For external ethmoidectomy/sphenoidotomy indications are:
Chronic ethmoid sinusitis unresponsive to conservative intranasal procedures. As an approach to the orbital apex for optic nerve decompression.
As an approach to the anterior skull base or sphenoid sinus in the treatment of CSF rhinor rhea or other abnormality, such as encephalo-cele.
As an approach to the lacrimal sac for dacryo-cystorhinostomy.
As an approach to the anterior and posterior ethmoid arteries in the treatment of refractory epistaxis.
No true ethmoidectomy is necessary, just the exploration of the medial orbital wall. For the treatment of acute complicated ethmoid sinusitis.
The external ethmoidectomy approach is a classic approach that has been used to address a large variety of conditions, including acute and chronic infection of the ethmoid and sphenoid sinus; as an approach to infections of the orbit; as an approach to the cribriform and fovea ethmoidalis in the treatment of CSF fistulae and defects of the anterior skull base; as an approach to the anterior and posterior ethmoid arteries in the treatment of recalcitrant epistaxis; and as a portion of several larger operations, such as approaches to the
nasofrontal drainage system, maxillectomy and craniofacial resection.
Prior to beginning an external ethmoidectomy, the nasal cavity is packed with cottonoid pledgets that have been impregnated with vasoconstrictor. The external ethmoidectomy is performed via a gull-wing incision centered midway between the medial canthus and the midline dorsum of the nose (Fig. 22.2). The incision is carried down through skin and orbicularis muscle. The angular vessels are ligated and the periosteum is elevated medially and laterally and retracted with stay sutures that are weighted with small hemostats and laid over gauze sponges covering the eyes. Sequentially, the anterior lacrimal crest, lacrimal fossa and posterior lacrimal crest are identifiers. The medial canthal tendon is released by dissecting the periosteum from the medial orbital wall and retracting the orbital contents laterally with a Sewell retractor. The lacrimal sac is elevated out of the fossa and reflected medially. The lacrimal duct is preserved. If the lacrimal duct is to be sacrificed as for maxillectomy, it is cannulated at the end of the procedure with a double-ended silastic lacrimal stent, one end inserted through each lacrimal punctum.
With use of a Sewell retractor to retract the orbital contents laterally, the dissection extends from superficial to deep along the medial orbital wall and the lamina papyracea. The anterior and posterior ethmoidal arteries are identified and ligated. These serve as a landmark to the level of the floor of the anterior cranial fossa. The pressure head to these arteries is from the ophthalmic artery on the orbital side of the wound. They must not be allowed to retract back into the orbit unligated. A hemaclip is applied to the orbital side, a bipolar cautery used to cauterize the nasal side, and then the vessel is transected medial to the hemaclip. Care is taken to avoid opening the periorbita, which leads to the herniation of orbital fat. The ethmoid sinus is then entered via the lacrimal fossa and this opening is enlarged toward the nasal dorsum with a Kerrison rongeur. The anterior ethmoid cells (agger nasi) are entered with a mas-toid curette and the mucosa forming the lateral nasal wall anterior to the middle turbinate is exposed. An incision is made in this mucosa and the nasal pledgets previously placed in the nose are identified and removed. The middle turbinate and nasal septum can now be visualized. Using the lamina pap-yracea, middle turbinate and ethmoid foraminae as landmarks, one removes the ethmoid cells from anterior to posterior with Blakesley or Takahashi forceps. Approximately the anterior half of the lamina papyracea is resected to allow visualization. Remember that the plane of the fovea ethmoidalis falls inferiorly as one proceeds from anterior to posterior. The orbital contents, cribriform plate and nasal septum are avoided by direct visualization. If necessary, the sphenoid sinus is entered medially and inferiorly and its front wall removed with Kerrison-type forceps. The middle turbinate is resected at its attachment to the skull base with turbinate scissors and removed. The maxillary sinus can easily be entered and any Haller cells removed. The frontal sinus drainage system is immediately accessible. Ono-di cells can be directly visualized along the posterior orbital wall. If an orbital abscess is suspected, the periorbita can be incised and the medial orbital contents explored (Fig. 22.3).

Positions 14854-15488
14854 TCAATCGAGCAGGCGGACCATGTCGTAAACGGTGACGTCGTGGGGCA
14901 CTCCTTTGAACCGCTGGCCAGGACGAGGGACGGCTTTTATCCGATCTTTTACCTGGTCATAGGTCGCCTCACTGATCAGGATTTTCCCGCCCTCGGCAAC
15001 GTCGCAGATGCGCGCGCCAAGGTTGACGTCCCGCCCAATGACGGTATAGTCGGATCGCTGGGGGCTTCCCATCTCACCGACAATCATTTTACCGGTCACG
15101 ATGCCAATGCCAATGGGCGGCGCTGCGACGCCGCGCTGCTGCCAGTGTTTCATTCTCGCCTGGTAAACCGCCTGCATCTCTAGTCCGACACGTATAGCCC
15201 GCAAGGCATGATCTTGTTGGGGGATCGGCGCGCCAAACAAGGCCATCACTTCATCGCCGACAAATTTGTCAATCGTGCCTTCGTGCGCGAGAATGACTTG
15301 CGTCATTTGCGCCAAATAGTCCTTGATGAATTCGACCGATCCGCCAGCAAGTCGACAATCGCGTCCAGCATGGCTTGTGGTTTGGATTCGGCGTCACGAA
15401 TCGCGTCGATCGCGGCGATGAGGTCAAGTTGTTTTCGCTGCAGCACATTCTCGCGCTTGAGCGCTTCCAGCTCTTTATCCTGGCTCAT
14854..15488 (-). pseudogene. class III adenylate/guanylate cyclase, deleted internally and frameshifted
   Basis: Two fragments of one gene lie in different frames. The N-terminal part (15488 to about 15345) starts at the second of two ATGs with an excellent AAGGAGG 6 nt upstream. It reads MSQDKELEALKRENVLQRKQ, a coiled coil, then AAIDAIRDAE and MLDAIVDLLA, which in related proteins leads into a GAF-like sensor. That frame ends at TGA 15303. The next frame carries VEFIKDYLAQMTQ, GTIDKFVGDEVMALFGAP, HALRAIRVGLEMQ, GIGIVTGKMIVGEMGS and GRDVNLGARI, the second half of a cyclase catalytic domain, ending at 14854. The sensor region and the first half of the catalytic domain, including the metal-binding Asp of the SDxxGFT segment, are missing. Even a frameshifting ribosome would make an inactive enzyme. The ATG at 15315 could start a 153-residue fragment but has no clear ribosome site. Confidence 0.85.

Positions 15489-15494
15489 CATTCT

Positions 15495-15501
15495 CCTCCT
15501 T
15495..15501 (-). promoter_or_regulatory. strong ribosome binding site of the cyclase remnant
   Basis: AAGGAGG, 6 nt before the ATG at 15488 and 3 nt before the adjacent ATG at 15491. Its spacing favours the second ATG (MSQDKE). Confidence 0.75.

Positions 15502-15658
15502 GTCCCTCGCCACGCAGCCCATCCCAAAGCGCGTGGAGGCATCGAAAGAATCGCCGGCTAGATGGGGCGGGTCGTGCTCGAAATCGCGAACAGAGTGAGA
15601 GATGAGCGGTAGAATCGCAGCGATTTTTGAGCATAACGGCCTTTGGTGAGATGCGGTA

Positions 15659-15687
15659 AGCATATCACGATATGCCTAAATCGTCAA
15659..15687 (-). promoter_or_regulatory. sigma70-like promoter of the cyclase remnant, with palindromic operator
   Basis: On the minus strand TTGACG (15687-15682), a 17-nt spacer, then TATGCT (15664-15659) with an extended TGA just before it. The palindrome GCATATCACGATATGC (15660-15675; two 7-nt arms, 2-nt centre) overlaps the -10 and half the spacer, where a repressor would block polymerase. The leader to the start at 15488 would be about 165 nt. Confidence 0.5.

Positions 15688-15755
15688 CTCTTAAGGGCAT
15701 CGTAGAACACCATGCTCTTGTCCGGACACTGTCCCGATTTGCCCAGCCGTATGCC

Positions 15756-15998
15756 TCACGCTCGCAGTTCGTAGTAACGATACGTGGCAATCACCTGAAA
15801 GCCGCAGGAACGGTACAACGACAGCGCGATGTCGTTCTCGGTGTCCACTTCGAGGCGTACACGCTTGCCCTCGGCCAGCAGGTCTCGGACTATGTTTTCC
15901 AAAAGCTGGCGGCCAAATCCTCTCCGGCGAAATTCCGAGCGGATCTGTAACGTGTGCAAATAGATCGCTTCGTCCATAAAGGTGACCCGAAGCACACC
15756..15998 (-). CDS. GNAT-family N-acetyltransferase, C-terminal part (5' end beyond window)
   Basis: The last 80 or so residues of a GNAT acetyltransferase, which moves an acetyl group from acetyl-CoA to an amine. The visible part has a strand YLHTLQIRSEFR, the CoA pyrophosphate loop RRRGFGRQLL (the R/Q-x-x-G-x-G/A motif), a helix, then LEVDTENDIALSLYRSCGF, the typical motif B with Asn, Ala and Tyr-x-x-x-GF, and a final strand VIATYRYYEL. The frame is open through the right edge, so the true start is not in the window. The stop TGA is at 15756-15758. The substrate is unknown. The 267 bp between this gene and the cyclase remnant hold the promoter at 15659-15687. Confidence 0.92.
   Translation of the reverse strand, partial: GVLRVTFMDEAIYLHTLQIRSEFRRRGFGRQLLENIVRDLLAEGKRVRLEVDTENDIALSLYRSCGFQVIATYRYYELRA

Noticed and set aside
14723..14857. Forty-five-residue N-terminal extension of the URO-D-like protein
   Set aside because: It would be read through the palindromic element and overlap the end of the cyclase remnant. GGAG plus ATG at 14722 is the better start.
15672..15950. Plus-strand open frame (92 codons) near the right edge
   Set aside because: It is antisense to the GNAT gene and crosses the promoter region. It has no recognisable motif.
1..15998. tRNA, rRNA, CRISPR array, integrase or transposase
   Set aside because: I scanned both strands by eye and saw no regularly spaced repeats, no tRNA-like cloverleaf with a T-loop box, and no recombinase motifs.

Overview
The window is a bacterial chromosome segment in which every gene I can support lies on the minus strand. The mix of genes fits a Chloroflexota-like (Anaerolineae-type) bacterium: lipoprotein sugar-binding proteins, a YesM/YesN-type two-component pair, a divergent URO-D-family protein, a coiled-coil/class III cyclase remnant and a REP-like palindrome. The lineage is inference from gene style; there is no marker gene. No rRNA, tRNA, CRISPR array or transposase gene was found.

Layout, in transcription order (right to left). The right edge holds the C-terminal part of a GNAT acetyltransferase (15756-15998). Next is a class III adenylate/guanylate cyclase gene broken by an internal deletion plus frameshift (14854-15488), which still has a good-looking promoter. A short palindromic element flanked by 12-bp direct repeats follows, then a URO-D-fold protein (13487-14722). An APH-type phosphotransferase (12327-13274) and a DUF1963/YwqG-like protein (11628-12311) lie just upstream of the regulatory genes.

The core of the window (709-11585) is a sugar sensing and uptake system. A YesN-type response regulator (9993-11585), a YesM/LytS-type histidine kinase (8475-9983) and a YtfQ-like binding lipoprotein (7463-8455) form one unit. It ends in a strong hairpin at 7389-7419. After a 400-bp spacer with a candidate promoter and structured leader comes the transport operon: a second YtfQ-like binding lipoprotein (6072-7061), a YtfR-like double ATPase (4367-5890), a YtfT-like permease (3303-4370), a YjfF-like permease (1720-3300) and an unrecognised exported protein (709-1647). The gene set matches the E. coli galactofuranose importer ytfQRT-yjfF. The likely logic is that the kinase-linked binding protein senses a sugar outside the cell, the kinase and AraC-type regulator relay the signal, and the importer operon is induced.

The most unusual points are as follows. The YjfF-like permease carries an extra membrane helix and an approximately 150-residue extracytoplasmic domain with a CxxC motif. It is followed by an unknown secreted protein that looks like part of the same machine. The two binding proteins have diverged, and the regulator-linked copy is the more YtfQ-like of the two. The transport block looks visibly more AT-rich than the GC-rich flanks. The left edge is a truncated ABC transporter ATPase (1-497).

At the conclusion of the procedure, the medial orbital periosteum with its attached medial canthal tendon is reattached to the nasal periosteum.
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